Waterloo Security Dialogue

Speakers: Aaron Shull Shelly Bruce Paul Samson

December 11, 2023

Waterloo Security Dialogue

The Waterloo Security Dialogue brought together leaders and experts to explore the interconnectedness of cybersecurity among various levels of government (federal, territorial, provincial, municipal), Indigenous groups and the private sector and consider ways to improve Canada’s national cyber resilience. The conversations centred around three key themes: the sharing of cyberthreat information and the factors that contribute to its effectiveness; collaboration and coordination practices during cyber incidents between government agencies and the private sector; and initiatives aimed at bolstering cyber resilience in Canada.

This video featuring select conference participants introduces the key challenges and ideas raised at the conference and encourages a full reading of the special report.

Tricia Geddes:

We know this is an area where the threats are evolving rapidly, where the concerns that people have about how best to protect their systems, how best to protect Canadians — it’s really paramount.

It’s in the forefront of most decision makers’ minds.

We had folks from across all aspects of cybersecurity sitting in the same room. They come to it with totally different vantage points, but a true sense of common purpose, same types of objectives.

We’re all in this to be able to keep Canadians safe.

Shelly Bruce

It’s down to us to figure how to work together to build up a national culture of cyber resilience, one where there are fewer incidents, less severe incidents, and ones that we can recover from more quickly.

Tricia Geddes

One of the key lessons for me is the speed and the urgency that everyone feels about moving forward — not waiting to have the perfect strategy, the perfect processes, the perfect systems.

We have to be in a state of constant rapid improvement in order to be able to get ahead of these threats.

Shelly Bruce

It’s not all doom and gloom. The bar is moving in the right direction, and that’s good. Despite the challenge that we face, we’ve got critical infrastructure organizations who are really investing in cybersecurity and best practices, and becoming expert, mature leaders in their own right.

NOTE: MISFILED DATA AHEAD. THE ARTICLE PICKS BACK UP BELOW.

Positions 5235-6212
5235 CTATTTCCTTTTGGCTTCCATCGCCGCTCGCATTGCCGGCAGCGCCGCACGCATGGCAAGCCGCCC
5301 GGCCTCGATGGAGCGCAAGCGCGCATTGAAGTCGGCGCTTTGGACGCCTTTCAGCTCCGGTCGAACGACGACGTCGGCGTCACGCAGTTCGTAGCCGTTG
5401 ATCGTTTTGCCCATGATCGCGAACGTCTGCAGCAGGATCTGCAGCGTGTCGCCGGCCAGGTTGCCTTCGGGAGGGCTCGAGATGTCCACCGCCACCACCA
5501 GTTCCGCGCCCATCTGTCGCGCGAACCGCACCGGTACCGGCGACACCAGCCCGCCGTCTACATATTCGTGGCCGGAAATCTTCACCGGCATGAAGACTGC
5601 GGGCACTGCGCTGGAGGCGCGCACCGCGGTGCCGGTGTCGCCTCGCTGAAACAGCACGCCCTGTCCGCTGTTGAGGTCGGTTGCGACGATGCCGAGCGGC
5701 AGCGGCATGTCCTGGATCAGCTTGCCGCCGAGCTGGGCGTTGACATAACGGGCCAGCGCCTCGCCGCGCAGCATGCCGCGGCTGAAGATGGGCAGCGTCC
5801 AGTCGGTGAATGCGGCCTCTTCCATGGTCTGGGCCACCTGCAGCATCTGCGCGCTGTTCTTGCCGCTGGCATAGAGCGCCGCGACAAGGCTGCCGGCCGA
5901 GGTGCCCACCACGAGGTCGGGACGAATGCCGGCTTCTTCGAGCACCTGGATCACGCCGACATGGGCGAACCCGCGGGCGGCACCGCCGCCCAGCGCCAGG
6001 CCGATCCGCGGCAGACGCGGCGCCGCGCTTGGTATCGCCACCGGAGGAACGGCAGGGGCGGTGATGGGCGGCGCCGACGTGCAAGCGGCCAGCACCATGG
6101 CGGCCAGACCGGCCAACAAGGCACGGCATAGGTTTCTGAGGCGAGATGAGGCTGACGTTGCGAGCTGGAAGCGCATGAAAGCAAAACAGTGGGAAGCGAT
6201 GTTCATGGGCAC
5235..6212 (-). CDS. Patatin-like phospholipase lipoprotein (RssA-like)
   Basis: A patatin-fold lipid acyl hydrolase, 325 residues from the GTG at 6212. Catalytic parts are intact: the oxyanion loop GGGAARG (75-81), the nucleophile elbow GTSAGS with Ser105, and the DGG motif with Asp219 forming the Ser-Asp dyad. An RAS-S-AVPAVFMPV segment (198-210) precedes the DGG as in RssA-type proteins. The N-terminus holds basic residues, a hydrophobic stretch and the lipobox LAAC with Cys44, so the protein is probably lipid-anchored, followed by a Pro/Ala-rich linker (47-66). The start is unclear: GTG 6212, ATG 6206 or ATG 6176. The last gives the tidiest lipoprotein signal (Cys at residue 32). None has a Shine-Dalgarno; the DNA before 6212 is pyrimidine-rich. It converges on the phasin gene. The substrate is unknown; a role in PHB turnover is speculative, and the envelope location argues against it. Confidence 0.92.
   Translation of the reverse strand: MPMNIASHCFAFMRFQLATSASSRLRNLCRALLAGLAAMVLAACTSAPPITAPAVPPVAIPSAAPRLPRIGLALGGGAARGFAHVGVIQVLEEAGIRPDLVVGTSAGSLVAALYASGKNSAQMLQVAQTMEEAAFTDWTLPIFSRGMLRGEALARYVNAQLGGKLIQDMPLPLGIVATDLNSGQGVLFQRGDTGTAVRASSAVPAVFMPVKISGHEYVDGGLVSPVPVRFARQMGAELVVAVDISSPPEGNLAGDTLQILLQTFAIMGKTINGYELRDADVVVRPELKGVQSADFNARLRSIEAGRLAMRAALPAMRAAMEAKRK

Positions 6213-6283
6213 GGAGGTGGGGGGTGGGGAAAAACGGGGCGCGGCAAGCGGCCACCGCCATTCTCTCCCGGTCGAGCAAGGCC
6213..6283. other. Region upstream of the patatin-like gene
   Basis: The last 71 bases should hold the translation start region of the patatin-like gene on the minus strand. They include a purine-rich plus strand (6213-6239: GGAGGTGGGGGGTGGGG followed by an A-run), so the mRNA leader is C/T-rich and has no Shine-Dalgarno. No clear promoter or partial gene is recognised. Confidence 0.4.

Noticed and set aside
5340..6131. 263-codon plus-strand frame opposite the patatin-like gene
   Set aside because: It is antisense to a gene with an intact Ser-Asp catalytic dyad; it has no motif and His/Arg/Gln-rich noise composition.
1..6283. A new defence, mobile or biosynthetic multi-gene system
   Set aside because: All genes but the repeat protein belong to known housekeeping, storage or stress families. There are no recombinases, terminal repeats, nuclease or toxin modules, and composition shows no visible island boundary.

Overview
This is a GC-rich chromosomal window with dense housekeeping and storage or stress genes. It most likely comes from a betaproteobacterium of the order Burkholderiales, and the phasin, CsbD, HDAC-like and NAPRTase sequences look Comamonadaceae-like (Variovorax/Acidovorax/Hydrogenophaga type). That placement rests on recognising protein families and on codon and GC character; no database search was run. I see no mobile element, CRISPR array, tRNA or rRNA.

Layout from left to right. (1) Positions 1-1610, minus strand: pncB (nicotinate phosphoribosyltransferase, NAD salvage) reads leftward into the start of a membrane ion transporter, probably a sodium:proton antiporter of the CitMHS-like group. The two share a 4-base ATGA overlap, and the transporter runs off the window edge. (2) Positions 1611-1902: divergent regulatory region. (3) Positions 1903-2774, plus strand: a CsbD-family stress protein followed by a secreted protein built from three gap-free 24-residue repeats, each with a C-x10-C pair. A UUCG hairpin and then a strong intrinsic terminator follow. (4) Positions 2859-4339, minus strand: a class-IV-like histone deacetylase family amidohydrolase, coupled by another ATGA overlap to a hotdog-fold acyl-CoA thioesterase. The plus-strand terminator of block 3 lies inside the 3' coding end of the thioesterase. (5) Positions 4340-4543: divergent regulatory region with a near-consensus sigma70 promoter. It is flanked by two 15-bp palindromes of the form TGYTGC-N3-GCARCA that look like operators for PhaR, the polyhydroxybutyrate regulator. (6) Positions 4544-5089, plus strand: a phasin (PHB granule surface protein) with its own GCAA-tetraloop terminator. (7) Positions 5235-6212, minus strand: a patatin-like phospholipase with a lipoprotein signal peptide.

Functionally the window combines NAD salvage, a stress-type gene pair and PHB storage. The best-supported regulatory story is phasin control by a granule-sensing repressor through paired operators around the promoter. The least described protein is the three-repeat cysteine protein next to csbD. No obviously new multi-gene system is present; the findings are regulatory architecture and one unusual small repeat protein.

We’ve got a national cybersecurity organization that’s world class, that’s dishing out expert advice and guidance, and really helping to respond to incidents around the country.

Chris Ingliss

I come away very impressed with what CIGI is doing here. Bringing together the kind of talent that they did. Very diverse perspectives,very diverse authorities, giving them a sense of common cause, common aspiration,so that we can do things together no one of us can do alone.

Teams beat silos all day, every day. Competence matters, and so we need to make sure that at deliberate speed, we’re using every head, every expertise in the room.

And at the end of the day, we’re looking for collaboration, not division of effort.

I think if we do that, we can actually turn the corner in our cyber aspirations.

Aaron Shull

It’s going to be about engaging, right across this country, with municipalities, with Indigenous persons and organizations, with SMEs, with critical infrastructure providers, with the provinces and territories, and with the federal government.

Shelly Bruce

Anybody who identifies with one of those jurisdictions will really see themselves reflected in this report and hopefully want to be part of the collaboration going forward.

Paul Samson

This is about building a truly national strategy with all of the right players.

It’s not a federal strategy.

If Canada ever were hit by a massive cyberattack, we need to be ready and we need to have the right things in place.

CIGI’s Waterloo Security Dialogue is shaping this and building the right “Team Canada” approach.

Aaron Shull

If state actors and cybercriminals don’t rest, neither will we.

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